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Treating cardiac arrhythmia with nanoparticles

Cardiac arrhythmia is a condition that causes the heart to beat erratically. This is due to the cells causing a malfunction in heart muscle tissue. Unchecked, the condition can trigger heart attack and stroke. Treatment is possible through drugs. However, these drugs carry unwanted side effects. Other methods designed to address the problem cells, such as laser treatment, risk damaging surrounding cells.

The newly developed nanoparticle, created at the University of Michigan, utilizes nanotechnology to seek, locate and destroy cells within the heart that are causing cardiac arrhythmia to occur. The nanoparticles are packed with a special light sensitive chemical.

The new technique uses nanoparticles to seek and mark the problem cells. As well as containing the light sensitive chemical, the tiny nanoparticles also contain an amino acid-based peptide. The peptide allows the nanoparticles to be taken up by the targeted heart cells. Once identified, medics can then use low-level red light illumination to destroy them. The nanoparticles were successfully trialled on rodents and sheep. These trials showed that the problematic cells in the heart can be destroyed, with the effects of cardiac arrhythmia abated. At the same time surrounding cells are left unharmed.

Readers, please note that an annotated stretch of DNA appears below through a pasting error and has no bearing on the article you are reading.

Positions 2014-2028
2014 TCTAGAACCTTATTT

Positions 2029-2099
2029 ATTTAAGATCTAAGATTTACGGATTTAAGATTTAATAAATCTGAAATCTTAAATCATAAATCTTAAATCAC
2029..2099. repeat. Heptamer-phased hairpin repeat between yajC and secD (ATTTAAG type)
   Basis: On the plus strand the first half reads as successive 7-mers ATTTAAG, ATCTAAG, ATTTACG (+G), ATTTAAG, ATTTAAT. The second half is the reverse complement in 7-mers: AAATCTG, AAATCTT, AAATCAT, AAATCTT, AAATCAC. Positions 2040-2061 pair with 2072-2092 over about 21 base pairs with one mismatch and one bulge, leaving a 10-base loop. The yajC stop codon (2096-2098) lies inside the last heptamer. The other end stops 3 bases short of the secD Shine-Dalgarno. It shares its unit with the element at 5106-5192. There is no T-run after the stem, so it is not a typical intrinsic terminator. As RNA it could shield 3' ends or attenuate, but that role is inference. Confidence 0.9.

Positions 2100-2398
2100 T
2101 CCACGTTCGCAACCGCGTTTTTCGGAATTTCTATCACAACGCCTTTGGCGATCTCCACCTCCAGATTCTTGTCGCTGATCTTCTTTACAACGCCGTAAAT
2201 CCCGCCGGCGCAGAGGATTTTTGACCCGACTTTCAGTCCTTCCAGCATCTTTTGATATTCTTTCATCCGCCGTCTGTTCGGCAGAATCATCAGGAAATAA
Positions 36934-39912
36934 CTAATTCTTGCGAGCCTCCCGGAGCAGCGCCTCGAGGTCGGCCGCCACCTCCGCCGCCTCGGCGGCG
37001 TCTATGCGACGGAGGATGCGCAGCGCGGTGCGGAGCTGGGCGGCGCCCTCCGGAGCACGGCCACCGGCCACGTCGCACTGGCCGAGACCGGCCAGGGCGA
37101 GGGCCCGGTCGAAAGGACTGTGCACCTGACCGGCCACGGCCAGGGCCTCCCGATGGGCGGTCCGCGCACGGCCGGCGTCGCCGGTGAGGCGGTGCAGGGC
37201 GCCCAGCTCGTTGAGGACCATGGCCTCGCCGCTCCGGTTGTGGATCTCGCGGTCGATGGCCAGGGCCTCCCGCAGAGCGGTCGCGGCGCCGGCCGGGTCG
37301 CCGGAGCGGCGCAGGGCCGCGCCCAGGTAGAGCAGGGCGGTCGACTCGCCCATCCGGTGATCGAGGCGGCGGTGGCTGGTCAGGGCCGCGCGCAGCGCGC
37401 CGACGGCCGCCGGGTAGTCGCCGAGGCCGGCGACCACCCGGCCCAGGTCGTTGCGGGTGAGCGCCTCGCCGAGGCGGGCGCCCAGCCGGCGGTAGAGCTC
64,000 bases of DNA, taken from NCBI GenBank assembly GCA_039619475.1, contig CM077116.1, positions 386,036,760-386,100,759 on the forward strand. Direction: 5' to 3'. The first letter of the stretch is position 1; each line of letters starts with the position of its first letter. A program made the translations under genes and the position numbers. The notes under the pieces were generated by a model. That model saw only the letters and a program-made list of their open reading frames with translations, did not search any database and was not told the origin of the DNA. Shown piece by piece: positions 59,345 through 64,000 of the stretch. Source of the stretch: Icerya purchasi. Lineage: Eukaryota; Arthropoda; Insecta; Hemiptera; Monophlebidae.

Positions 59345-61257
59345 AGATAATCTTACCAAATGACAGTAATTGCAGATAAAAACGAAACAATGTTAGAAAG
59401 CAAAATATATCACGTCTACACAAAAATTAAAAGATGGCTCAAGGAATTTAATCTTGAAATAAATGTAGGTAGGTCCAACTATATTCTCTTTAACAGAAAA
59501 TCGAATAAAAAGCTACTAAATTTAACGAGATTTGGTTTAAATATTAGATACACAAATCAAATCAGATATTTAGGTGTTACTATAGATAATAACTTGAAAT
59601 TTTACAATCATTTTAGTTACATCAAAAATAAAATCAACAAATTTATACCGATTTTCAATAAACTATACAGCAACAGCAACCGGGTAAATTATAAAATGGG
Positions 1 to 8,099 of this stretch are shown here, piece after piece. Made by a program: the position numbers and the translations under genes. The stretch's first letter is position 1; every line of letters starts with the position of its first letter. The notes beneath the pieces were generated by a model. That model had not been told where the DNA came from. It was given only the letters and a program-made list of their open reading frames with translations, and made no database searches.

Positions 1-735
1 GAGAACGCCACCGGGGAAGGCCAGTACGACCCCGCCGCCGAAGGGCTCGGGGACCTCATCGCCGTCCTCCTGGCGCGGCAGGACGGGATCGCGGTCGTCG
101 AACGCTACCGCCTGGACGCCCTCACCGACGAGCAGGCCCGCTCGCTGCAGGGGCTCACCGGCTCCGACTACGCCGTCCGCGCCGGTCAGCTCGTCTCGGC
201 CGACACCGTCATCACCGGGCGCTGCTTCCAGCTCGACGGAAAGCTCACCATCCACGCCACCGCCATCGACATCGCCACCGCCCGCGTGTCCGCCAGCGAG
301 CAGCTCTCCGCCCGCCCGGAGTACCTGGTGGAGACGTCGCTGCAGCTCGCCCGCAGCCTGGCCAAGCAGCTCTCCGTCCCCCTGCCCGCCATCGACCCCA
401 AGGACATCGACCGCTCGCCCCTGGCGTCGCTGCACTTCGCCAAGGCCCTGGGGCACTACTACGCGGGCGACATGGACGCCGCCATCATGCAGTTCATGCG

Speaking to Controlled Environments, lead researcher Dr. Jérôme Kalifa noted: “The great thing about this treatment is that it’s precise down to the level of individual cells. Drugs spread all over the body and high-power lasers char the tissue in the heart. This treatment is much easier and much safer.”

The technology was developed by University of Michigan and the findings are published in the journal Science Translational Medicine. The research is titled “Cell-selective arrhythmia ablation for photomodulation of heart rhythm.”

In similar news, scientists have used nanoparticles to eliminate blood clots in the form of a field kit to be carried by medics on reaching the scene of a suspected heart attack or stroke case.

Written By

Dr. Tim Sandle is Digital Journal's Editor-at-Large for science news. Tim specializes in science, technology, environmental, and health journalism. He is additionally a practising microbiologist; and an author. He is also interested in history, politics and current affairs.

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